Stop worrying about perfection and discover how much fun you can have creating unique lettering with a dip pen in Lettering Lessons Volume 8: Using a Dip Pen in Non-Traditional Ways by Pam Garrison.
Learn to sketch on the spot using a variety of mediums and techniques in Artist’s Sketchbook: Exercises and Techniques for Sketching on the Spot by Cathy Johnson.

Create a Hand-Lettered Sign for Fall

In the Cloth Paper Scissors October Lettering Lesson Jen Wagner, author of Happy Hand Lettering, shares how she created a hand-lettered sign for fall, using a chalk pen. I love playing with hand lettering, so I couldn’t let this opportunity to try something new pass me by. Bonus: Jen provides a 12-page Lettering Guide in this Lettering Lesson for practice and fun.

I chose three different substrates to play with: a small board, a garden stake, and some cardstock. I wanted to include one of Dina Wakley’s bird stamps on the small board, and decided to add some hearts on the card, so I placed the clean stamp on the board for spacing and I sketched in the hearts before adding my text in pencil.

Hand lettering in pencil first let’s you make corrections as needed.

Referring to Jen’s lesson, I thickened the downstrokes on each letter. My lettering is boxier than Jen’s, but I used the same principles. I stamped the bird on the board, using black acrylic paint. And, rather than just fill in the hearts on the card with color, I decided to cut them out.

Thickening the downstrokes and some decorative details adds style to hand lettering.

Time for color. I worked on the garden stake first, using a white chalk pen and filling in the downstrokes. I added yellow to the flowers, and then enhanced the centers of the flowers with orange dots. Working with a chalk pen was fun and easy.

I decided to use paint markers for the hand lettering on the small board, and discovered they were not as predictable as the chalk pens. Some of my lines ended up wider than I’d hoped. I like the look of the complementary colors though. The heart was a last minute addition, but I think it finishes the board nicely.

On the card, I used pink and purple Stabilo pens, and then outlined the heart shapes with dots, using the same pens.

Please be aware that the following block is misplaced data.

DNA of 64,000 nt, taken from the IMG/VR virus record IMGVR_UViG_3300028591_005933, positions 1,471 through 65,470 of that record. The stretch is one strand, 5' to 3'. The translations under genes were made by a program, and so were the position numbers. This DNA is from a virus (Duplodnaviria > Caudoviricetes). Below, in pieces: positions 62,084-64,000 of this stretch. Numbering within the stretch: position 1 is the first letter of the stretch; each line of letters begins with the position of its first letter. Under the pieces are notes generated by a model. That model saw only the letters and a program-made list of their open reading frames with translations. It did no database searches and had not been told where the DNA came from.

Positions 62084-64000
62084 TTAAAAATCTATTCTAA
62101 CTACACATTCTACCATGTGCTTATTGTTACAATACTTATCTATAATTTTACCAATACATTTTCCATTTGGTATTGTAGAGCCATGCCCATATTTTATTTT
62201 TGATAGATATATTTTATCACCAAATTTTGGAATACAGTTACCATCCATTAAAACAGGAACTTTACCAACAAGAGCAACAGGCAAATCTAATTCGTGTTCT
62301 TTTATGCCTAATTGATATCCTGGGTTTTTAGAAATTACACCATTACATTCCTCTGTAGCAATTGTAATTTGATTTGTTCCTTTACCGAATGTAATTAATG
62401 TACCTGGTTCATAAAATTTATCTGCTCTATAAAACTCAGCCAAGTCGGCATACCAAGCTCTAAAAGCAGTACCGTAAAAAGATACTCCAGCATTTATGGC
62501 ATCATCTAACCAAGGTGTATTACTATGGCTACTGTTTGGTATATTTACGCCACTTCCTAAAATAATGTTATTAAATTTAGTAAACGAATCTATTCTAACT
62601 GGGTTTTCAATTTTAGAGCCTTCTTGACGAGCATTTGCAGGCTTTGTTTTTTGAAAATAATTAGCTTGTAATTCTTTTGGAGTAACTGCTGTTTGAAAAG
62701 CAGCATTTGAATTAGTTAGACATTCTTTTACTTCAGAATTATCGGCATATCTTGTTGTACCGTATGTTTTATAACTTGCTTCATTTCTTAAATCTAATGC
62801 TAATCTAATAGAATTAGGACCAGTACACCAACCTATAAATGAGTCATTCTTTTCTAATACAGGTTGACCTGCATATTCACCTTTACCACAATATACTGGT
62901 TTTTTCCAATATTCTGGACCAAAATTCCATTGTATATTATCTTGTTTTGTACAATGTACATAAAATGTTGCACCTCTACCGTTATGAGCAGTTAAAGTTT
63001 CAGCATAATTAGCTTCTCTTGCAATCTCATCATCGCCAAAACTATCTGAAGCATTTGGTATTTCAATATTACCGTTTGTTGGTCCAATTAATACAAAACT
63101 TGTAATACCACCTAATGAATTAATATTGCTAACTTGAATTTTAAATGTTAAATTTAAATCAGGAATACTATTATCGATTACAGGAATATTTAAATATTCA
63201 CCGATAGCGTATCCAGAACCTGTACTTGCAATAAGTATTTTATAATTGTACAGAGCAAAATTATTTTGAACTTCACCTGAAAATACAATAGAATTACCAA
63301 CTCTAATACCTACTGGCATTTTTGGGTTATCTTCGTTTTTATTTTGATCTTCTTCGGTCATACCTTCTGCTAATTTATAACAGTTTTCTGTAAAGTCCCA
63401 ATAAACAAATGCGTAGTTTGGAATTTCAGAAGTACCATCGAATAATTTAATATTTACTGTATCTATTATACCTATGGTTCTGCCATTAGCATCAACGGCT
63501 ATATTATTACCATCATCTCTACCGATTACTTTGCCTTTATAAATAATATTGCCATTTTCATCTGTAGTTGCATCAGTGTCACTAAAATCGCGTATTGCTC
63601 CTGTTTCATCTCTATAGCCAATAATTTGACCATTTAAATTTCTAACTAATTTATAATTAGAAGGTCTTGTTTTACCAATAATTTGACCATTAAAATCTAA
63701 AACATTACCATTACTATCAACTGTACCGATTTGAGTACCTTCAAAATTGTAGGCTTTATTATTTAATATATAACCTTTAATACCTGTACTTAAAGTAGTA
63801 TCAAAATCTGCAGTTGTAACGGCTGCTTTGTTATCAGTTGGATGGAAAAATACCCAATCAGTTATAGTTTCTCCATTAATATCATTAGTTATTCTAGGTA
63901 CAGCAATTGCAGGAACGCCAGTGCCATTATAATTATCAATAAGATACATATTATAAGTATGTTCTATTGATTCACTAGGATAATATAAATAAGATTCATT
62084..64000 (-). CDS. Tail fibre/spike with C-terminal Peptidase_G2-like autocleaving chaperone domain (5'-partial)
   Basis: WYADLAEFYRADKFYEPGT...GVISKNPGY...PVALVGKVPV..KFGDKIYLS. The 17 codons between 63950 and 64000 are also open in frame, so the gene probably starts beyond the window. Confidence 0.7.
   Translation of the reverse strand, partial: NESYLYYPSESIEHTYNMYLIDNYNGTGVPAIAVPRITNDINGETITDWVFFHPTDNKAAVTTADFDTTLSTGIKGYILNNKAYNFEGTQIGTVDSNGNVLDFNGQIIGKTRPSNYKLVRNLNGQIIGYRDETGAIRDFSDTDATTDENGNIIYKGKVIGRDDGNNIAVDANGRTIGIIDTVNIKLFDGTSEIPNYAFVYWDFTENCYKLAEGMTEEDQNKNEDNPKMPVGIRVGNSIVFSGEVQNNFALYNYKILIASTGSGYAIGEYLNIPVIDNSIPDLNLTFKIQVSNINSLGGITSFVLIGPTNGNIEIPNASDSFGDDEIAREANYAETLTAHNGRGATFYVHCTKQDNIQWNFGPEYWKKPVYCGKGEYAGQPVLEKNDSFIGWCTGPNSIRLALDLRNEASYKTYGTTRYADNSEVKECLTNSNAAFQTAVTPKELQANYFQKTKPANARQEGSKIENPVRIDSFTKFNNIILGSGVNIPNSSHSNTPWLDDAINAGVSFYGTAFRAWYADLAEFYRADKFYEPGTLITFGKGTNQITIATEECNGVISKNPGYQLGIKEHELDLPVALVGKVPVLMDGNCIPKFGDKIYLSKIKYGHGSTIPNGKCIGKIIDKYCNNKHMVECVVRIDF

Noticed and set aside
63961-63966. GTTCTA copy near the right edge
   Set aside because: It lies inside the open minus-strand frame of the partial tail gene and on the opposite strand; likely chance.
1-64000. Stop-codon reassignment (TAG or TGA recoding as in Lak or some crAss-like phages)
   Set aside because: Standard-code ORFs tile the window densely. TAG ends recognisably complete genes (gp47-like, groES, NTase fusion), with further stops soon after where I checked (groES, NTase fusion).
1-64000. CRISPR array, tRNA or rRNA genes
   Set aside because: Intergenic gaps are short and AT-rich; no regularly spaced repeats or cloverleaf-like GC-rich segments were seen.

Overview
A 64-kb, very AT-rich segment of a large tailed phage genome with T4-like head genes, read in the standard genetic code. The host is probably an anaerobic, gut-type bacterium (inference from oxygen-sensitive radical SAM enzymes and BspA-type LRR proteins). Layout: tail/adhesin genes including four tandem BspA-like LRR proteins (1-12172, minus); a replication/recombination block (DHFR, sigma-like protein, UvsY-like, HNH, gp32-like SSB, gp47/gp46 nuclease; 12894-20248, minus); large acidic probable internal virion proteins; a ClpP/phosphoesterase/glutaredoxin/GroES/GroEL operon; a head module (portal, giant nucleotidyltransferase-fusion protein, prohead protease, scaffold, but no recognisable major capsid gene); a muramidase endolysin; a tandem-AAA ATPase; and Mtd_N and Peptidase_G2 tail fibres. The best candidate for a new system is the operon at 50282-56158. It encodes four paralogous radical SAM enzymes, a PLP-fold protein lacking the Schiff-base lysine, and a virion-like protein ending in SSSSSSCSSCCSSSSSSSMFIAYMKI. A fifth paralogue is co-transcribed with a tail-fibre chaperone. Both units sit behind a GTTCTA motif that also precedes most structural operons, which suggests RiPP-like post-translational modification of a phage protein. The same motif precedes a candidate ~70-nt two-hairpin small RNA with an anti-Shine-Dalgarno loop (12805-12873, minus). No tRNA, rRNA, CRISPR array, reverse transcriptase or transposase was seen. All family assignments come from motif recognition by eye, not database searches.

hand-lettered sign
Color makes this hand-lettered text pop.

I had a lot of fun creating these pieces, and decided I didn’t want to stop. I printed out Jen’s Lettering Guide and played with some of the letters. Using her letter designs as a base, I thickened some of the lines more than usual, added decorative lines to others, and played with some words. There are so many options!

Every Lettering Lesson adds something new to my lettering skills and to my lettering fun! Once you learn the basics, add your own spin to any hand lettering technique and create your own style.

Happy lettering!

Tutorial: Make a Paper-Cut Menu Tent

Planning a party or special gathering? Take your table decor up a notch with a paper-cut menu tent that’s both practical and fashionable. In the step-by-step tutorial below, artist Paige E. Martin shows you how to add extra dimension to a menu tent with easy paper cutouts and collaged papers. Whether you’re creating for a birthday party, backyard barbecue, Halloween party, tailgate, Thanksgiving dinner, wedding, or other upcoming occasion, this tutorial gives you all the know-how you need to create menu tents for any style and theme! This project first appeared in our Paper Art 2014 special magazine issue.

Paper-Cut Menu Tent
Paige E. Martin’s paper-cut menu tent

Paper-Cut Menu Tent by Paige E. Martin

Some of the most intriguing paper-cut designs are dimensional. My favorite method for adding dimension involves layering cut paper with mounting tape, instantly enhancing the design by adding shadows. Use this technique to create a custom motif that you can add to a welcome sign, menu display, thank-you notes, and more. This project is for a menu tent decorated with leaf shapes, featuring chalkboard paper that allows you to write notes with ease.

Materials:

  • Paper, heavy-weight, 4 sheets including a 20″ x 9 1/2″ sheet (I glued together 2 pieces of cardstock from French Paper Company for my large sheet.)
  • Pencil
  • Ruler, metal edge
  • Craft knife
  • Cutting mat
  • Foam mounting tape (I used industrial-strength foam mounting tape from Uline®)
  • Chalkboard paper
  • Decorative papers
  • Tape, double-sided
  • Scrap paper
  • Optional:
    • Pen

Directions:

1. Create a unique template. Simple designs will make the cutting process easier. I created leaves in various sizes. (FIGURE 1)

FIGURE 1

2. Mark the halfway point on the back side of the large piece of cardstock to determine the front and back panels. Fold the cardstock in half.

3. On the back side of one panel, measure and mark the chalkboard area to your desired size.

4. Measure and mark a border of at least 1/4″ on the outside of the chalkboard area and on the edges of the front panel.